6.     Bin Chickens: what’s the problem?

If I had to pick a favourite…..I have such a soft spot for this inquiry!  Christie Goeldner at Graceville School in Queensland did a beautiful job of noticing an opportunity for inquiry that was both unexpected and highly relevant to the lives of her year 4 students. When the children started complaining about the way the Ibis were trying to steal their lunches in the school yard, she saw a way to help them understand something about the relationship between humans and animals, about adaptation, animal behavior and habitat loss.  The inquiry into the problem of the ‘Bin Chickens’ was simply wonderful to witness – especially the very natural context it provided for the development of true research skills such as close observation, note taking and data collection.

7.     Let’s get down to business…would you buy that? Why?

At St Fidelis Primary School, the bi-annual fete provided a great opportunity for active student involvement.  The year 5/6 students were challenged (shark tank style) to develop a product or a service that could be sold at the fete. Teams worked together towards an opportunity to pitch their idea to a panel including parents, teachers and others. As part of this process students had to investigate all they could about how people successfully build businesses around products and services – the processes they go through and the various factors that need to be considered. Working within a budget – each team needed to be able to explain how they would create the product, design the stall, market their wares and make a profit. The inquiry – and the fete – were wildly successful.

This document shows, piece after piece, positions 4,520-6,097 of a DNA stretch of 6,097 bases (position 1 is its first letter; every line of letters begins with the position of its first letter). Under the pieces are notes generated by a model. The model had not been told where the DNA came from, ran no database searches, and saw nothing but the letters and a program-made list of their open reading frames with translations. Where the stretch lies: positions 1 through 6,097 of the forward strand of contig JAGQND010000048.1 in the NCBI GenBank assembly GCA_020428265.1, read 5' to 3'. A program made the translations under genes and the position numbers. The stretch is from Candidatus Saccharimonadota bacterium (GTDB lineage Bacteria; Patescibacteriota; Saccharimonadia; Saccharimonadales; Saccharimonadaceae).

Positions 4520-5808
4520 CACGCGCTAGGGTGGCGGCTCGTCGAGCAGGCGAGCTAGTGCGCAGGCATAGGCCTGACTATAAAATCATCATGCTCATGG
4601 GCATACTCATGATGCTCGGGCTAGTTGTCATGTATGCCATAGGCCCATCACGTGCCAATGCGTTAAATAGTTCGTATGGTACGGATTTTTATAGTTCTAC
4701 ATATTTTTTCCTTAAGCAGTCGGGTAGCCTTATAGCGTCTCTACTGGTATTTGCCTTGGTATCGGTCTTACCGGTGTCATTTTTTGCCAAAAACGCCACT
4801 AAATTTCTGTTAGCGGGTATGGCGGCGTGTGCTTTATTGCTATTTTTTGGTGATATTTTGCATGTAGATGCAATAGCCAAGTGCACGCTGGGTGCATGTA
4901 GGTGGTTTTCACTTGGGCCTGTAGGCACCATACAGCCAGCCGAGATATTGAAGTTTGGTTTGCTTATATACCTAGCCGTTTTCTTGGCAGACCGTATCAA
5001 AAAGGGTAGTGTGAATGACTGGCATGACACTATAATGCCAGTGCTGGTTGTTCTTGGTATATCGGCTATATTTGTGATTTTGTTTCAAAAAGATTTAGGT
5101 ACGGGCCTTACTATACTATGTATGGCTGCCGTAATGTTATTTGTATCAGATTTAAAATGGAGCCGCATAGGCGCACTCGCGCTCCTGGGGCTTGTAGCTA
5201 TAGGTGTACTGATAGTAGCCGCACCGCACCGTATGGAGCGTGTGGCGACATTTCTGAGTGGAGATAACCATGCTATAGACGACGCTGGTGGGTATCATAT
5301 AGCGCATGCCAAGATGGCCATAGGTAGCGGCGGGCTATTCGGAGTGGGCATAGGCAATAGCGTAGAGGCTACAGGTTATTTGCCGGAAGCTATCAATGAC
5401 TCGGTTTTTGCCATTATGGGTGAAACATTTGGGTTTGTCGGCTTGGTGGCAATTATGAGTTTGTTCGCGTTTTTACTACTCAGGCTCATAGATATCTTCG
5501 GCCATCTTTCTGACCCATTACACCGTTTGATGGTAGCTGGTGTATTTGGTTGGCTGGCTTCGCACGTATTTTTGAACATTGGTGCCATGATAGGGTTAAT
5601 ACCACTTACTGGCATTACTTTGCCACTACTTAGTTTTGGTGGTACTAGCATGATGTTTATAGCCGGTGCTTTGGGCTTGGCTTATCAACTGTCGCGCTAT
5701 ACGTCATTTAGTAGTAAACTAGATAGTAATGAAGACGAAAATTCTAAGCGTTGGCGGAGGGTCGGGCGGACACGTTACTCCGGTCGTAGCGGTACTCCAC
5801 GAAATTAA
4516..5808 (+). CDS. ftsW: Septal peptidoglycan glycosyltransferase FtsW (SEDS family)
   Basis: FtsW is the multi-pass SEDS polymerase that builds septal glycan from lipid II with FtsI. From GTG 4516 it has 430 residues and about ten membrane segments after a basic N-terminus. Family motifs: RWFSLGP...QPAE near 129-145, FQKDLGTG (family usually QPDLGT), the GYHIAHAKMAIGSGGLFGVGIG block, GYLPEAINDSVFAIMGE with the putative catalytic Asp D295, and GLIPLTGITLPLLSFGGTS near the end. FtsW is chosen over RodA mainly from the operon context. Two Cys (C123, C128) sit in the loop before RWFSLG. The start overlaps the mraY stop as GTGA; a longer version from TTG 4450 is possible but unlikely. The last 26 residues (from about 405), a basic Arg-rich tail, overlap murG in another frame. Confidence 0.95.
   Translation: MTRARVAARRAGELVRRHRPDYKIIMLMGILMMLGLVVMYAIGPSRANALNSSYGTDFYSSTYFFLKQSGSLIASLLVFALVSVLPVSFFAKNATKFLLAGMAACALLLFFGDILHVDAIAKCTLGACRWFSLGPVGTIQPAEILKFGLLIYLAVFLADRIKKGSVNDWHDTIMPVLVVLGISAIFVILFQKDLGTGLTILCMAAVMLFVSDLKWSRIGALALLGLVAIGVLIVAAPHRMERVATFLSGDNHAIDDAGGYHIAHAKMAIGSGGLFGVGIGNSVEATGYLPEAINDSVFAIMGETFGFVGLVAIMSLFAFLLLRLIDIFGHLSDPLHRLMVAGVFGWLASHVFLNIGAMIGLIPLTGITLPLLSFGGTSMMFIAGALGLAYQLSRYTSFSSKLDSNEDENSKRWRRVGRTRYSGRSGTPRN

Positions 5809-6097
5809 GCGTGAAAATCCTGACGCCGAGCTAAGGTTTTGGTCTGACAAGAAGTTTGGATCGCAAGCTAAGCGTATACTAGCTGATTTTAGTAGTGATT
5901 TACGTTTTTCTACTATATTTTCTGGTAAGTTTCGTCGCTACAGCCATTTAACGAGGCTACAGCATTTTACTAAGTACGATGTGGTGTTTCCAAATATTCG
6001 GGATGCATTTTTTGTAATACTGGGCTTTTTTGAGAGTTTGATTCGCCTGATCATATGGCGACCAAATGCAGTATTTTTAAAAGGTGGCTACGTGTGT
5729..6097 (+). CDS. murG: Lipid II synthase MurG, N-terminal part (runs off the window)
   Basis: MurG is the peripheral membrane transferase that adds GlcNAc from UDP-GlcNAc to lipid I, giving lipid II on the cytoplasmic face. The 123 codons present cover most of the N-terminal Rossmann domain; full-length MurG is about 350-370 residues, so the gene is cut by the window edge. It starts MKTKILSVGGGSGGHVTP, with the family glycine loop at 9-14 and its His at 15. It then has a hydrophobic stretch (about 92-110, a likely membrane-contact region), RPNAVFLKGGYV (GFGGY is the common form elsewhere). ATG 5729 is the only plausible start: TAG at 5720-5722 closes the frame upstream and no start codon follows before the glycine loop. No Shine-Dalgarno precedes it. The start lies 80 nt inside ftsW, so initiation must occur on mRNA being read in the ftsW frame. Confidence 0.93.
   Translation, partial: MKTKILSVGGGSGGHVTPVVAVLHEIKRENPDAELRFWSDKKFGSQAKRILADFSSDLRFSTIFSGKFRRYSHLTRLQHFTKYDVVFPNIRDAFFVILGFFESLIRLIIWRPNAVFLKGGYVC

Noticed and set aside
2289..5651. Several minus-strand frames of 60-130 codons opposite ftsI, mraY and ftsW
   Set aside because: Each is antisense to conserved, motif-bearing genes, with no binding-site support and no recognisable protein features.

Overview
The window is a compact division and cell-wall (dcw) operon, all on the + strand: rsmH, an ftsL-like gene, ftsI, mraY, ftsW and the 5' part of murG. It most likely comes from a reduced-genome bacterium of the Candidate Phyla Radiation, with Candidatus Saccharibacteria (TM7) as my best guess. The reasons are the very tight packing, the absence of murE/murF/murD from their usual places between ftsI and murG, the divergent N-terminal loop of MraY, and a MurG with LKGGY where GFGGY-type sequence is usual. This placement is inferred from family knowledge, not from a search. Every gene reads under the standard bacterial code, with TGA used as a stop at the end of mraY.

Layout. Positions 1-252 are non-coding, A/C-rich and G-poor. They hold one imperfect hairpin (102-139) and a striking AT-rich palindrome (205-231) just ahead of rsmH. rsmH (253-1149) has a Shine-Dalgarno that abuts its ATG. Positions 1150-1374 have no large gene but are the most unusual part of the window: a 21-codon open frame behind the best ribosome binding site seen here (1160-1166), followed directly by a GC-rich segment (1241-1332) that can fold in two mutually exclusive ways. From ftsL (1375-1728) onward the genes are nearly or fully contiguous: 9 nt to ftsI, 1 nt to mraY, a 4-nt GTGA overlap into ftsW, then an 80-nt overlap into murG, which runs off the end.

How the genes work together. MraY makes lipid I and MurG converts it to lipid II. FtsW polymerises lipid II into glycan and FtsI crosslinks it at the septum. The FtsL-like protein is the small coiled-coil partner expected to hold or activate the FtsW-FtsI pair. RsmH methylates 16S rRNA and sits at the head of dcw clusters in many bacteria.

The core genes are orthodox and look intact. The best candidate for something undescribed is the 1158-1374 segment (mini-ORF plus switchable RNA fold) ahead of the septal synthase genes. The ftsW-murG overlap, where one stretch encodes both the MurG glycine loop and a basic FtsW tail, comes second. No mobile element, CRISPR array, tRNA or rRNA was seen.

8.     Why are museums important – and can we curate our own?

The year ¾ students at Roberts McCubbin Primary School spent a day at Melbourne museum…not so much to learn about the objects displayed but about the way the museum itself was curated. They examined the exhibits through the lens of designers and eductors. Why? They knew they had the challenge of creating their own museum at the end of the term to which their parents and other children would be visiting in order to learn more about an aspect of science. One of my favourite moments of the year was visiting these young curators as they set their exhibits up  - using the criteria they had constructed during their inquiry.  Their exhibits were eye-catching, instructive and interactive and they had an absolute ball welcoming visitors to their museum.